April 2, 2014 in Blog

Our one true constant – the breath

by Jill Sockman

I had a new experience this week as I tried my hand as human voodoo doll. I’m kidding (I think) but that’s a little bit what I felt like after my first breathesession of a technique (torture) called dry needling.

For the uninitiated, after the session, I described it this way: if you’ve ever had an acupuncturist hit an especially zing-y spot, multiply that sensation by 27 and then imagine her jabbing the spot over and over then carefully selecting a dozen more locations to do the same thing. Mid-treatment, I turned to my physical therapist and asked, rhetorically, how anyone could possibly tolerate this who didn’t know how to breathe.… Read the rest

Waiting is the hardest part

March 2, 2014 in Blog

Waiting is the hardest part

by Jill Sockman

The waiting is the hardest part. Or so the lyrics go. And oddly enough, even though I have more song lyrics than just about anything else stored in this brain of mine, those are the only words I know.

waiting

I’m in a hallway of sorts. It’s not a hall full of doors where I need to pick one and walk through it. It’s more like a transition area of some kind. It’s not unpleasant, and not terribly uncomfortable.

I feel clear on where I am.

But understanding this waiting time theoretically is not at all the same as abiding peacefully with the open space on a daily basis.… Read the rest

It begins

February 6, 2014 in Blog

It begins

My blue family,

At about this time every year, I silently (or not so silently) ask the question, “why do we do this?”  It’s usually followed by a short list of reasons why a fundraising event of this magnitude is really out of our scope and is, therefore, driving us out of our minds. But that small and whiny voice is always drowned out by the deeper, stronger, louder, and truer voice that answers, “we do this because we can.”

In the words of Albert Einstein,

“Every day I remind myself that my inner and outer life are based on the labors of other men, living and dead, and that I must exert myself in order to give in the same measure as I have received and am still receiving.”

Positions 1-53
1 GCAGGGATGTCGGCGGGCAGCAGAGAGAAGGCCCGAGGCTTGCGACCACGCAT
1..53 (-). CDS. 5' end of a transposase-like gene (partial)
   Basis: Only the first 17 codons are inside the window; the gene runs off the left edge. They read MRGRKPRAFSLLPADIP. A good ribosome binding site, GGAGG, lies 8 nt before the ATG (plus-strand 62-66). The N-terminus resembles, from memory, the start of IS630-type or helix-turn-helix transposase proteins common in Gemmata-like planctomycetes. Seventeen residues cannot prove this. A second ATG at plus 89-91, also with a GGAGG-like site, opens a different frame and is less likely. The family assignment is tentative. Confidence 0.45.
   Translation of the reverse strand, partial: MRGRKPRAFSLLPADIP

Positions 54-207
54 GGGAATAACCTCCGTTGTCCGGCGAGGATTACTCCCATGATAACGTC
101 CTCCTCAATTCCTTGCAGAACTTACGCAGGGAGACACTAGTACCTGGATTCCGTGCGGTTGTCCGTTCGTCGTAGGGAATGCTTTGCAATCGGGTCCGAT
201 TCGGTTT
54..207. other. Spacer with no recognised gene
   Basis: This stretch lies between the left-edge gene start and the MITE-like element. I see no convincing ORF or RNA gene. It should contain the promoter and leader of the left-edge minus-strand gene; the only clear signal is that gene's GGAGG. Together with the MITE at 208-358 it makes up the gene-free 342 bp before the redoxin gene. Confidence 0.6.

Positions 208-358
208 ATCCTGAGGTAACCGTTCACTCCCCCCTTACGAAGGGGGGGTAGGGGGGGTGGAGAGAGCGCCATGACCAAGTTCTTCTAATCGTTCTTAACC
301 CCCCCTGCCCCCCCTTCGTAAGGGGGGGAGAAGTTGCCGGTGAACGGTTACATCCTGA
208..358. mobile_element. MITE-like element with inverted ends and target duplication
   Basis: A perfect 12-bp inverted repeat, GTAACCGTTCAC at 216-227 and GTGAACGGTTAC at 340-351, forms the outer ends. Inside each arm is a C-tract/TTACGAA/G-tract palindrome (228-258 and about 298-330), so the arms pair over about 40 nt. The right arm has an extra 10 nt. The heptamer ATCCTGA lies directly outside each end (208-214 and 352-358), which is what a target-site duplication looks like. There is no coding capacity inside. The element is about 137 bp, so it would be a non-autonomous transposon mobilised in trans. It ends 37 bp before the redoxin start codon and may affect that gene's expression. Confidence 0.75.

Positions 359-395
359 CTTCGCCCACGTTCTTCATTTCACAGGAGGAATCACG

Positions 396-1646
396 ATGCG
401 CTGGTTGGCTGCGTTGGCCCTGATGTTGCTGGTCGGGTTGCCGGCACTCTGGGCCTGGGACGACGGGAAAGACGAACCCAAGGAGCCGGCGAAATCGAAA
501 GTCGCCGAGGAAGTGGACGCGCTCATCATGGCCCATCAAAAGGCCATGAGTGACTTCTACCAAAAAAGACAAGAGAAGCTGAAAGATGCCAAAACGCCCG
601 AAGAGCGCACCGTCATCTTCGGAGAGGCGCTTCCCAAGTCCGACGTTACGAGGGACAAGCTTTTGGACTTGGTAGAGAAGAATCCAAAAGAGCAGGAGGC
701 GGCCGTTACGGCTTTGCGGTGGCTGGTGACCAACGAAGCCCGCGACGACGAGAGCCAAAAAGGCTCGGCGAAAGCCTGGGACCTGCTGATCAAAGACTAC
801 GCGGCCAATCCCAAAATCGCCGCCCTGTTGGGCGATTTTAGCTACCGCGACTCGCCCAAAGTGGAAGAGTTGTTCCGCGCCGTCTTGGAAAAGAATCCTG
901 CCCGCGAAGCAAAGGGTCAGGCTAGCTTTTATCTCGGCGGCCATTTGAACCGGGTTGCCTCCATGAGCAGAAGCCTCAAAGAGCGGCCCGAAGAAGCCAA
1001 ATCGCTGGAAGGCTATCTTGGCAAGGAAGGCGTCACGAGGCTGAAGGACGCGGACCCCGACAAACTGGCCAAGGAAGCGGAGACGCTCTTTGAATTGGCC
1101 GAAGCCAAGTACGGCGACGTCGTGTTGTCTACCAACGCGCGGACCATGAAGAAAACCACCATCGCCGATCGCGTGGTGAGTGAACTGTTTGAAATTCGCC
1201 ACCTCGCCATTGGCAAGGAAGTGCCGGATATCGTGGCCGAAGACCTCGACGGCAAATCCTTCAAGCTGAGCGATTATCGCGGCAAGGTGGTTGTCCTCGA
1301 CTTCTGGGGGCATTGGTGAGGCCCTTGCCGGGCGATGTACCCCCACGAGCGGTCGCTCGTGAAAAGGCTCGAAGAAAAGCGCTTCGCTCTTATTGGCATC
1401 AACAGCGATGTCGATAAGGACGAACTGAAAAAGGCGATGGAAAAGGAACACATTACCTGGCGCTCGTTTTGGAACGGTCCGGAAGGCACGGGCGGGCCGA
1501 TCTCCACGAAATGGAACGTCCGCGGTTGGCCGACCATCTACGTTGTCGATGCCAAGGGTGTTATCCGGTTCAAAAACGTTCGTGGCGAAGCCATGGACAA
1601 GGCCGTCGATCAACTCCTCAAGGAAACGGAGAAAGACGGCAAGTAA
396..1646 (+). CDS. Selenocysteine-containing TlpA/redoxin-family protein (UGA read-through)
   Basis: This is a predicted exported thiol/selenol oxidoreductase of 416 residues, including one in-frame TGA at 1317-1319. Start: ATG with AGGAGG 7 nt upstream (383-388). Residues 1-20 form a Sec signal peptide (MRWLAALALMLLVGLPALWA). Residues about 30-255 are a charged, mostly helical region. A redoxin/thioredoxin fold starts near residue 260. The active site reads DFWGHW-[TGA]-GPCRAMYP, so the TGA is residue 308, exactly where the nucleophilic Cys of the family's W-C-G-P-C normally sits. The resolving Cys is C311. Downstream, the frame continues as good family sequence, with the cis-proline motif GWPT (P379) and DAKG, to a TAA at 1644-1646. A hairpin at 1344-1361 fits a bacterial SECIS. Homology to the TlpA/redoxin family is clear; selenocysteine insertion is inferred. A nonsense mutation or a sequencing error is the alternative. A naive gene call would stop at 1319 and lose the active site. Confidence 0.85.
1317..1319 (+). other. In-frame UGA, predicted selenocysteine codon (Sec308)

We are so very blessed, and it seems impossible to give back in that same measure.… Read the rest

Are you living? Really living?

February 4, 2014 in Blog

Are you living? Really living?

by Jill Sockman

I am dying.

Don’t be alarmed. So are you. Hopefully not today or tomorrow, but it’s happening. We don’t understand it and can’t plan it. And I have the feeling it is going to be just as magical as how we first came to be. Our exit is the greatest mystery of this life, and I’ve been thinking about it quite a lot lately.

No, I haven’t had a horrible diagnosis or anything like that. But I am getting some pretty consistent messages through my dreams and multiple other sources that time is a-tick-tick-ticking.… Read the rest

The Power of a Moment, or Saving the World Through the Transcendent Bliss of the Whoopee Cushion

January 24, 2014 in Blog

The Power of a Moment, or Saving the World Through the Transcendent Bliss of the Whoopee Cushion

by Kathleen Yount

It was one of those moments. Somehow, my eight-year-old niece got her hands on a whoopee cushion. (Yes, they do still make those things.) After a variety of attempts, she successfully slid it under her uncle as he sat down in his chair, and she lit up laughing as he landed.

Well, we were all laughing, but my niece’s face was completely transformed by delight. I’ve seen her in this state before, other too-rare moments where she’s in full-on joy mode (and to be clear, it’s not always related to passing gas).… Read the rest